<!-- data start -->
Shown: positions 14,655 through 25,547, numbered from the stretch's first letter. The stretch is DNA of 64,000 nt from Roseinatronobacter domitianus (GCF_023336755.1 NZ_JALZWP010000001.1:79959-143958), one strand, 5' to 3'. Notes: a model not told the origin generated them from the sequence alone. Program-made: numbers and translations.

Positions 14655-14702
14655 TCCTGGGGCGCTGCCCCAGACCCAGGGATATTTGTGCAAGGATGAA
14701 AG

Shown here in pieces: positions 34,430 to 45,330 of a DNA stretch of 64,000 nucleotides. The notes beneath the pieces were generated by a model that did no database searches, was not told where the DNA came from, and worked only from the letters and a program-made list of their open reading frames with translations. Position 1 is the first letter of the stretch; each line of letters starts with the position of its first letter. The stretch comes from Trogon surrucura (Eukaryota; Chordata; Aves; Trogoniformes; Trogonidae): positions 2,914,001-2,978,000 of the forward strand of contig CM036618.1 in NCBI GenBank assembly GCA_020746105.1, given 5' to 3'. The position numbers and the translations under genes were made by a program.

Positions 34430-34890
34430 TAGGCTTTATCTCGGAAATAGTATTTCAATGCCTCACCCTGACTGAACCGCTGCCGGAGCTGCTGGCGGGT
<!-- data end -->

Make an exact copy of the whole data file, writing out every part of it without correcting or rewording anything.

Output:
Shown: positions 14,655 through 25,547, numbered from the stretch's first letter. The stretch is DNA of 64,000 nt from Roseinatronobacter domitianus (GCF_023336755.1 NZ_JALZWP010000001.1:79959-143958), one strand, 5' to 3'. Notes: a model not told the origin generated them from the sequence alone. Program-made: numbers and translations.

Positions 14655-14702
14655 TCCTGGGGCGCTGCCCCAGACCCAGGGATATTTGTGCAAGGATGAA
14701 AG

Shown here in pieces: positions 34,430 to 45,330 of a DNA stretch of 64,000 nucleotides. The notes beneath the pieces were generated by a model that did no database searches, was not told where the DNA came from, and worked only from the letters and a program-made list of their open reading frames with translations. Position 1 is the first letter of the stretch; each line of letters starts with the position of its first letter. The stretch comes from Trogon surrucura (Eukaryota; Chordata; Aves; Trogoniformes; Trogonidae): positions 2,914,001-2,978,000 of the forward strand of contig CM036618.1 in NCBI GenBank assembly GCA_020746105.1, given 5' to 3'. The position numbers and the translations under genes were made by a program.

Positions 34430-34890
34430 TAGGCTTTATCTCGGAAATAGTATTTCAATGCCTCACCCTGACTGAACCGCTGCCGGAGCTGCTGGCGGGT